Crunch! Data Analysis Bruises Peer-to-Peer Lending; Prosper Gives the Criticism a Critique
There's a critical discussion of peer-to-peer lending in the blogosphere that's definitely worth a read. In a scathing article for The Big Money last week, Mark Gimein called Prosper Marketplace Inc.'s advertised returns misleading. Taking defaults into account, he wrote, the majority of investors who have lent $188 million through Prosper's online exchange have actually lost money.
Prosper demanded a retraction. The company doesn't dispute any of the figures in Gimein's story, but it says he uses them "out of context."
For example, Gimein points to data on Prosper's Web site showing a default rate of 39% on all loans that have reached the end of their three-year term. In an open letter to The Big Money posted on Prosper's blog, the company said Gimein errs in discussing its loans "in the context only of cumulative ... default rates rather than in terms of the average annual returns lenders have earned." Prosper says the annual yield on loans that have reached the end of their three-year term was 16% and the annual loss suffered by lenders was 20%, resulting in an annual average return of negative 4%.
"Although this return is negative, put in the context of the largest recession in generations, and the performance of other asset classes during the same time period, this paints a very different and more accurate picture of how lenders have fared on Prosper."
Gimein also cites numbers he says he crunched on another blogger's Web site showing that more than half of Prosper loans with interest rates of 18% and up have defaulted. Proper says this gives "the impression that lenders on these loans have lost over half of the funds that they lent, and that losses ran roughly three times the interest rate on loans." Rather, the company says, "lenders on these loans lost 10% on an annual basis, and while not positive, it's a far cry from the 54% loss that Mr. Gimein's flawed analysis leads the reader to believe."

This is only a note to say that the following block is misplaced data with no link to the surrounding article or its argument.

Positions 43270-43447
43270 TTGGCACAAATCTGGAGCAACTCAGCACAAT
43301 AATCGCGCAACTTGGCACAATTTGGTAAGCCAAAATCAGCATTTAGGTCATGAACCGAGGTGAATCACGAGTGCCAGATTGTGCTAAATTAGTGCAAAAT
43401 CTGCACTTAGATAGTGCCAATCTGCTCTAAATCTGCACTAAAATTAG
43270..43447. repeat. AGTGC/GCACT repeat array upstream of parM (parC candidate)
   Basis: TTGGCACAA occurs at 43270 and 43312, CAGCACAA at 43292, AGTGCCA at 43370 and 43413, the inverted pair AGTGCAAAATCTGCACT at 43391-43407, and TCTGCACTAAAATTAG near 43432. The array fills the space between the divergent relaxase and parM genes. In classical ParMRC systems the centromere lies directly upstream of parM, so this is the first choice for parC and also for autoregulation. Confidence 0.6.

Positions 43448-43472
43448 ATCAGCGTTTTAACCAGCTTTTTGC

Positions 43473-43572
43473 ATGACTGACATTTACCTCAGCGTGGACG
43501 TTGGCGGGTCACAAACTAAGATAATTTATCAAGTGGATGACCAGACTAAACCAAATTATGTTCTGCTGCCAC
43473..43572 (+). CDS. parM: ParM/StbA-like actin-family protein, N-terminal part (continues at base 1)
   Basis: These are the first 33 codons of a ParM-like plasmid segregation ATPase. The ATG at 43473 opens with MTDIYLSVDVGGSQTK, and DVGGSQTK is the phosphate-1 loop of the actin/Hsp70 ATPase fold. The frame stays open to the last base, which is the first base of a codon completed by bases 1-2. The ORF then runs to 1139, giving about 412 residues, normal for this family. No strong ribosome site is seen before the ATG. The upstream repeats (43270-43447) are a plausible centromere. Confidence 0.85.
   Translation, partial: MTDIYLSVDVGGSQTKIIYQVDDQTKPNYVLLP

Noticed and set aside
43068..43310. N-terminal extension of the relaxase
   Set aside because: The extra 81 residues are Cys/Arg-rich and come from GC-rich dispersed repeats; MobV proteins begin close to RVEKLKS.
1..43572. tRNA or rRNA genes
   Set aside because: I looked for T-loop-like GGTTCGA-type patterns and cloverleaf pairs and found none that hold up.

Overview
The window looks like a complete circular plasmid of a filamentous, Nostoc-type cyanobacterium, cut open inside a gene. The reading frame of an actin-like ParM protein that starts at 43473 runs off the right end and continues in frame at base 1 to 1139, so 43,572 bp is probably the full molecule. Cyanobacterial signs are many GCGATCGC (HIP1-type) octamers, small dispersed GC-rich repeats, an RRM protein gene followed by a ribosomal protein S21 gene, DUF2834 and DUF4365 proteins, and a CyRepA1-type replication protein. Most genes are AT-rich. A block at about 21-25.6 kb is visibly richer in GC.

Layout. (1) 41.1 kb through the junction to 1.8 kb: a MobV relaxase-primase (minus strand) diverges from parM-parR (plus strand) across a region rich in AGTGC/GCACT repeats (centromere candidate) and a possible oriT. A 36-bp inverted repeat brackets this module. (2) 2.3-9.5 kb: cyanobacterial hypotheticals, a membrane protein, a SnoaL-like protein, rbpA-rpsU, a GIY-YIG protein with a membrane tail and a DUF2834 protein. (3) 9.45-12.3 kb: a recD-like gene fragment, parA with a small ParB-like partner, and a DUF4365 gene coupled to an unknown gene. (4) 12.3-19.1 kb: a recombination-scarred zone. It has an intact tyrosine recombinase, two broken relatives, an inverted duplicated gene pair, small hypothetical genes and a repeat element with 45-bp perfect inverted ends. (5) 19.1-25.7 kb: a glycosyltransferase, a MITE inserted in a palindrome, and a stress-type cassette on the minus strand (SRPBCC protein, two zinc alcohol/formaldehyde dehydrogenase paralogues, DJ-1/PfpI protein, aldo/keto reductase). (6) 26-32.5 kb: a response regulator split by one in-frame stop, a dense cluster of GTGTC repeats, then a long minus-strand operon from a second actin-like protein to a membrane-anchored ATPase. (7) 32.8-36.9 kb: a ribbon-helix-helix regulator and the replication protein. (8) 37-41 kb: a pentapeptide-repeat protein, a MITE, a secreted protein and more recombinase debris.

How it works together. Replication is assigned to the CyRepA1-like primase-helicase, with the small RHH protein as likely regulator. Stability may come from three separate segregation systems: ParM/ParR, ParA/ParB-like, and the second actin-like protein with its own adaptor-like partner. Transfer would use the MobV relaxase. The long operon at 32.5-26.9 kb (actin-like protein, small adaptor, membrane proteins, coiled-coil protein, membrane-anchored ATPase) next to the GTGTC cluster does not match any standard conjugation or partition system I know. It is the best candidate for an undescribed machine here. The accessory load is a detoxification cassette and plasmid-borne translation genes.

Because Gimein doesn't provide any actual returns data, he leaves "the false impression that lenders have lost 39% to 54% on their Prosper lending," the company says. Instead, "the median return across all Prosper lenders was negative 3.2%." It added that "39% of lenders have made money on their Prosper investment."
Instead of undermining the case for its lending model, the company argues, "a low single digit loss for Prosper lenders in the context of the worst recession since the Great Depression shows great promise for peer-to-peer lending as an alternative asset class."
It's a valid point that Gimein's analysis would have benefited from actual return data, but the returns Prosper provides aren't exactly enticing. And they don't detract from Gimein's argument that Prosper's advertising is misleading. The company's home page touts three "portfolio plans," which let you automatically bid on loans matching certain criteria, with "estimated" returns of between 6% and 14%.
And, as Gimein points out in his article, the "marketplace performance" charts on Prosper.com indicate that loans in the AA to E categories were profitable, at least between July 15 and Dec. …